SYDNEY—Commonwealth Bank of Australia’s chairwoman on Nov. 21 defended her testimony to a financial sector inquiry that she had raised governance concerns with senior management, even though lawyers said there were no records of her doing so.
Catherine Livingstone was also grilled over why the head of the scandal-hit retail division was later appointed CEO, and why executive bonuses were only affected after events were reported in the media rather than when the board became aware of them.
In her second day in the witness stand at the quasi-judicial inquiry, Livingstone said she had confronted management at a board meeting in late 2016 after regulators warned the bank about breaches of anti-money laundering and terror-financing laws (AML/CTF).
“Do you accept that they (the minutes) don’t record a very significant exchange that you say occurred at this meeting but which we have no record of?” barrister assisting the inquiry Rowena Orr asked.
“I do accept that, but I am also aware that I am giving evidence under oath. To the best of my recollection, it was at the October board meeting that I challenged management in relation to the AML/CTF reports,” Livingstone said.
Australia’s largest bank in May agreed to pay a record A$700 million ($506 million) fine to settle charges brought in late 2017 over tens of thousands of breaches of money laundering and counter-terrorism financing laws.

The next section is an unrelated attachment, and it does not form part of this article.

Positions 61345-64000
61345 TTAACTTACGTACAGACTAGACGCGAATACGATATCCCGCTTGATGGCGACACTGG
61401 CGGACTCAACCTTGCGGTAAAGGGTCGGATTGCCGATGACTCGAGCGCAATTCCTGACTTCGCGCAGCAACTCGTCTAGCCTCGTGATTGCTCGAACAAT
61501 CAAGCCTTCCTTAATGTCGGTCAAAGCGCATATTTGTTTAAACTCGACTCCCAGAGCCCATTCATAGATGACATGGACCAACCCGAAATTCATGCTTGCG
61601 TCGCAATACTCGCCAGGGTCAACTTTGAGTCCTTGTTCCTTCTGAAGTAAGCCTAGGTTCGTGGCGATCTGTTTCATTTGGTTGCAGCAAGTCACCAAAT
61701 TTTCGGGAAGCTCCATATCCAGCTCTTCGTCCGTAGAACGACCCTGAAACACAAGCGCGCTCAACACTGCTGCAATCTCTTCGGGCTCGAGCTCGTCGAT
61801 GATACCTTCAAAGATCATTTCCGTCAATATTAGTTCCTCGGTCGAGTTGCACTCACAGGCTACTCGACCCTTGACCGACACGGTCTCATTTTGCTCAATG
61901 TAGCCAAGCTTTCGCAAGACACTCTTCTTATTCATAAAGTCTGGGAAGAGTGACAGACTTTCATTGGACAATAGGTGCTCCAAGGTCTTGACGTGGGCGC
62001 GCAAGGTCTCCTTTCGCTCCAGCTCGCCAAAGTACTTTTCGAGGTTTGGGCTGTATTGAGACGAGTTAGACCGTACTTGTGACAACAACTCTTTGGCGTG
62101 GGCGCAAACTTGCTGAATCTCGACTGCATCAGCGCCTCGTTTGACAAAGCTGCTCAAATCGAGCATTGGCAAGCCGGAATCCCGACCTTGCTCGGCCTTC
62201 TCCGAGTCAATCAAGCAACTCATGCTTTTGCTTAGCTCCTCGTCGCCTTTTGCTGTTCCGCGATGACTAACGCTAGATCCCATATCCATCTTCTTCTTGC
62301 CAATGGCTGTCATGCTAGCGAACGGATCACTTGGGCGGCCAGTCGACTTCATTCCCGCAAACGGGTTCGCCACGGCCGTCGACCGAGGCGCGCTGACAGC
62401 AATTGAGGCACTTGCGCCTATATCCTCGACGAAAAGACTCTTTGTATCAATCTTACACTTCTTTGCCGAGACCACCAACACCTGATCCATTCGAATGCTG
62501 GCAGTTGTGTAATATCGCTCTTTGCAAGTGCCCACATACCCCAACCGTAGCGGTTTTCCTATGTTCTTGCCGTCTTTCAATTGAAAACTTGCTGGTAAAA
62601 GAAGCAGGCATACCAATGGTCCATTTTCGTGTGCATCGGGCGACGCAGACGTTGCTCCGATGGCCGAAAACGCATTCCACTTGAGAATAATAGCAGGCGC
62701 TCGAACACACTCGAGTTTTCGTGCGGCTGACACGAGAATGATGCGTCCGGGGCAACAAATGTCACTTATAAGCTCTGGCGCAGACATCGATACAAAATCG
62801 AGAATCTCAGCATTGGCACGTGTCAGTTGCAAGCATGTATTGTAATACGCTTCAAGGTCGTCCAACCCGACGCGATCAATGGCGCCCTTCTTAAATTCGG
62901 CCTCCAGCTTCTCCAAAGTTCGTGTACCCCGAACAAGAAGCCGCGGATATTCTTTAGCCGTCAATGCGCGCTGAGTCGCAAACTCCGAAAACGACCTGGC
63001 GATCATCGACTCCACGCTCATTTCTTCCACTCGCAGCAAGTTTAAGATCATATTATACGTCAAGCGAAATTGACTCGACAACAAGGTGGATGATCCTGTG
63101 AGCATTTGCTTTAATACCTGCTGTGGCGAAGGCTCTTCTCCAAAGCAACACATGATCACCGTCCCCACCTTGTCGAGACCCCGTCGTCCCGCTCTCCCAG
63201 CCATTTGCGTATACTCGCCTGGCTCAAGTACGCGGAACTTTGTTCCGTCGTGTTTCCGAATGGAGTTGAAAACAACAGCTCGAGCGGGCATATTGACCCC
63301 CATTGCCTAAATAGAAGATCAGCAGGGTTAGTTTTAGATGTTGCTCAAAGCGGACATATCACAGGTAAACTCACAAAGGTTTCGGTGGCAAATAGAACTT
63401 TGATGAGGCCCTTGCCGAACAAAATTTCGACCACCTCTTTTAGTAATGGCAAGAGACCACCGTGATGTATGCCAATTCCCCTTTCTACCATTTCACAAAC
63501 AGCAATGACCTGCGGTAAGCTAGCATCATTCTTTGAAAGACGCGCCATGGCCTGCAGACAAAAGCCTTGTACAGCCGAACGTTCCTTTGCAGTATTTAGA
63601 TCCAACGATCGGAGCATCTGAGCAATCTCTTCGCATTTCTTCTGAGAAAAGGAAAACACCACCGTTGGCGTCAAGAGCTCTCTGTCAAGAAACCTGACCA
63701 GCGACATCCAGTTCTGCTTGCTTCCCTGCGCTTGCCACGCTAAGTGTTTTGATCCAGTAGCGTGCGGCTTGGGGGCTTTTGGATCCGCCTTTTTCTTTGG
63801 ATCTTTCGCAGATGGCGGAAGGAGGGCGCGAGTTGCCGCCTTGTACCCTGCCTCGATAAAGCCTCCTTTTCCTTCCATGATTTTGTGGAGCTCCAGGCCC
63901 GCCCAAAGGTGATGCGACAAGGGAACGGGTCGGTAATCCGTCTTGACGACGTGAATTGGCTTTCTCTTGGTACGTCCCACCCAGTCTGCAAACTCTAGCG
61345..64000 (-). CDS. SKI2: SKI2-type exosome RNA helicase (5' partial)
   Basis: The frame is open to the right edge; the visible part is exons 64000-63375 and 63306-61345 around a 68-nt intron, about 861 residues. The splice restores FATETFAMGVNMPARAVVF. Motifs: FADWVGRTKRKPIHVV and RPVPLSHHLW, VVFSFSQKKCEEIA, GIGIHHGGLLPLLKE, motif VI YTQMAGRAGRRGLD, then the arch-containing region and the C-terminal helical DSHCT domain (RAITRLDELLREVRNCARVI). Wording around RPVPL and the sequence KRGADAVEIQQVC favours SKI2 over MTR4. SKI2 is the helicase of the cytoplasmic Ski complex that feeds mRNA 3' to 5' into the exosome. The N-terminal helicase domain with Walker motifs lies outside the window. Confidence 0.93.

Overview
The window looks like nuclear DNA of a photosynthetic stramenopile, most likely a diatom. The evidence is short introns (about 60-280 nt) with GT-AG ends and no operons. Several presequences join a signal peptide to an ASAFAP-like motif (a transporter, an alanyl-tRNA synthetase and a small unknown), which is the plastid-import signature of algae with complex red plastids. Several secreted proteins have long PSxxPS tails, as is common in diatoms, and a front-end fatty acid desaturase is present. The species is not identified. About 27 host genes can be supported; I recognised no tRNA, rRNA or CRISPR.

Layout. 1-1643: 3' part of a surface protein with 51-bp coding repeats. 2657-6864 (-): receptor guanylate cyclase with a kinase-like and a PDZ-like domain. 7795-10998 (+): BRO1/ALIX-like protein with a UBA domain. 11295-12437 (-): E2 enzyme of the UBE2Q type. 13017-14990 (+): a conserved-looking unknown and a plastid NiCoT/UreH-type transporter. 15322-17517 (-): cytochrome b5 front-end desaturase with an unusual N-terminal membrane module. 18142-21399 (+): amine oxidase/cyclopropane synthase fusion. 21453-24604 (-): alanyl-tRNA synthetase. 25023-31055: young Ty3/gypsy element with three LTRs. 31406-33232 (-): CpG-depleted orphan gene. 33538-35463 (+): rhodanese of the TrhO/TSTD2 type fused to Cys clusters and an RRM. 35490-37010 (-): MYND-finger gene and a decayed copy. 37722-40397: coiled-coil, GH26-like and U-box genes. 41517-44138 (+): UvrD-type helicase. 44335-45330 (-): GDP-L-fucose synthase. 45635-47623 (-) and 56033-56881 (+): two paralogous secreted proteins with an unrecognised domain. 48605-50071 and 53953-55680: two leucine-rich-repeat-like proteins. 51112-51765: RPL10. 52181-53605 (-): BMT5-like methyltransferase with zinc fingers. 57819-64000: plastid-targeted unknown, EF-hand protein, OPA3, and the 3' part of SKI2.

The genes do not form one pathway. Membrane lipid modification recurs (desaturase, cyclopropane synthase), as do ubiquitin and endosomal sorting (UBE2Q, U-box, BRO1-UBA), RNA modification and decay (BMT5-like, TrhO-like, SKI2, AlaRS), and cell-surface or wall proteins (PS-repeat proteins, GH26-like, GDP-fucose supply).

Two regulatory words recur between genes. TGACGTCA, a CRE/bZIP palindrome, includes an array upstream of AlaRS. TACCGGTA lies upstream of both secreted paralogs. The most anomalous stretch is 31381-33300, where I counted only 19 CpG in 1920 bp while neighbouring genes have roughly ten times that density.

The scandal led to a scathing report by the banking regulator, the Australian Prudential Regulation Authority (APRA), about the bank’s governance shortcomings.
Livingstone, who became CBA chairwoman a few months before the breaches became public, said the board had cut directors’ pay in response to the scandal but that former chairman David Turner had refused a request to return 40 percent of his final year’s fees.
Turner could not immediately be reached for comment.
The money-laundering allegations and other scandals severely damaged CBA’s brand and led to the departure of former CEO Ian Narev in April.
But that was just the beginning of the reputational and financial damage for Australia’s biggest bank, which now faces mounting legal and compliance costs amid a slowdown in its core mortgage business.
From its first hearings in February, the Royal Commission inquiry has revealed systemic wrongdoing and a pervasive culture of greed at CBA and Australia’s other big banks.
On Nov. 20, Chief Executive Matt Comyn also blamed previous management for the bank’s failings although at the time he was head of retail banking overseeing one of the most scandal-hit divisions.
Asked at the inquiry on Wednesday whether Comyn was an appropriate choice to replace Narev, Livingstone said his character and ability to admit mistakes were factors that helped the board decide in his favor.
She acknowledged that since the 2011 financial year the bank had not reduced an executive’s short-term bonus because of “a risk-related issue” unless it had been made public.
The barrister asked what message that sent.
“Well, clearly that there will only be consequence if there is a public event, a media event,” Livingstone said.
By Paulina Duran